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    Central VT
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    Nothing wrong a Bikes Direct fat bike. I bought a steel Motobecane Lurch a couple seasons ago for about $1k - hard to beat the build kit (full GX, Bluto, Race Face bits, Maxxis tires, etc.) for that kind of money. Its heavy but the fit and finish is impressive for the price. I don't think Bikes Direct is the place to get a daily driver trail bike but for a bike I slog through the snow for a few hundred miles a year, its perfect.

  15. #15
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    Fat bike questions....

    ^that sounds like a great deal.

    I bought a Rocky Mountain Blizzard 10 for $700 new last spring. Cheap parts, heavy as fuck but it rides nice with modern geo etc. itís mostly a beach bike for me, so I didnít want anything too nice. threw a cheap half broken dropper on it I got for a charitable donation. 4.8íí minions ought to be interesting on snow. Great bike to have around to loan out to friends.

  16. #16
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    I bought a well used Salsa Mukluk off CL for $700, threw a Bafang BBSHD on it and it rips. You will need spacers. I plan on doing the same with snow-covered roads this winter and maybe a few commutes to work. We will see. If you have any questions about the ebike conversion let me know.

    OP, where are you located?

  17. #17
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    Jan 2016
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    Another Motobecane owner here, I have the Boris. In the case of the Boris the frames (IIRC) are sourced from the same manufacturer that builds KHS 4 season frames in China. I'm a heavy rider and nave not had any issues with the frame. Put a carbon fork on it and it's a pretty fun cheap bike.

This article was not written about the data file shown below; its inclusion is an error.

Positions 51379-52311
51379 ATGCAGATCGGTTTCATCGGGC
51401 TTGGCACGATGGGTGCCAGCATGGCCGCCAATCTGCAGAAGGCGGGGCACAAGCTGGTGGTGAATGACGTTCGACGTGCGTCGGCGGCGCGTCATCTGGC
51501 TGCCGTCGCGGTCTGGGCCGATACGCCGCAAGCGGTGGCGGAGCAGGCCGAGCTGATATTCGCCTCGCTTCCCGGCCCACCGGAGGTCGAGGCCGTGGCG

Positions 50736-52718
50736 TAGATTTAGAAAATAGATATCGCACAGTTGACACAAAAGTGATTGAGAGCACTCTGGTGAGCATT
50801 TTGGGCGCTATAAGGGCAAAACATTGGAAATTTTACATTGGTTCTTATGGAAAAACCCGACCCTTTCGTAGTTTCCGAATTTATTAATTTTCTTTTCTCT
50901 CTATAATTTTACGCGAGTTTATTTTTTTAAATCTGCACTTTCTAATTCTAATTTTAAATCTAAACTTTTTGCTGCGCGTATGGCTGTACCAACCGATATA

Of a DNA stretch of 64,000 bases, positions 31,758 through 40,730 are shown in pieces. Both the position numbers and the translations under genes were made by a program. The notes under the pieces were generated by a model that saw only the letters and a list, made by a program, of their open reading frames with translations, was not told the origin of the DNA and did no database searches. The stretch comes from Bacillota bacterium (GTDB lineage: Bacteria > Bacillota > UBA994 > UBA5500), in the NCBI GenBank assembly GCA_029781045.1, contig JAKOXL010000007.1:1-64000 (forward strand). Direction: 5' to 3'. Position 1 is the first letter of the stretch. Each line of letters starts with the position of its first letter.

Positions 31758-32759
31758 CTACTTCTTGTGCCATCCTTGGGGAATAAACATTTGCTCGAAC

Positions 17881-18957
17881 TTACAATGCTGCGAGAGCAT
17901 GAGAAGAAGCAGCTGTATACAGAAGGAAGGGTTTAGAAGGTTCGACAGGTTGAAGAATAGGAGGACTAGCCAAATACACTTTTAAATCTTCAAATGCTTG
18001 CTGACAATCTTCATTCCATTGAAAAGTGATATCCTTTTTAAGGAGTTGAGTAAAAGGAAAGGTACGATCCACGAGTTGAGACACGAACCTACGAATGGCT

18. #18
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    Can't tell from the pictures however that Moto in the CL listing appears to have old standard 9mm QR wheels, that would be a hard pass for me.
    You want a through axle system, especially if you are going to "e" it.

    As mentioned above, get something that has wheels that are TL or can be converted, the weight savings is significant.

    Snow condition and tires.
    Snow up where I live (PNW) is generally wet and heavy, places where it gets packed down become really hard and slippery when the temps drop back off, I've have had to roll studded tires to keep from having the carpet being yanked out from under me. The fat gets used the most during seasons where we have below normal temps that allow for trail grooming to set up firm.

  19. #19
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    Quote Originally Posted by ULLRismyco-pilot View Post
    I bought a well used Salsa Mukluk off CL for $700, threw a Bafang BBSHD on it and it rips. You will need spacers. I plan on doing the same with snow-covered roads this winter and maybe a few commutes to work. We will see. If you have any questions about the ebike conversion let me know.

    OP, where are you located?
    ULLRis, I'm in the central cascades, so the icicle, white river, little wenatchee, and chiwawa river are all tricky access in the spring.

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  20. #20
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    Lots of good info here, I'm glad to see folks are doing this. I'll keep an eye out locally for a through axle specimen

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  21. #21
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    Good chance youll find one of these during the black friday sale for 22-2300usd . 2.8" tires but nothing to put a rigid fat fork w a 4.0 tire for winter

    https://www.commencalcanada.com/Mobi...0b-c2x26747395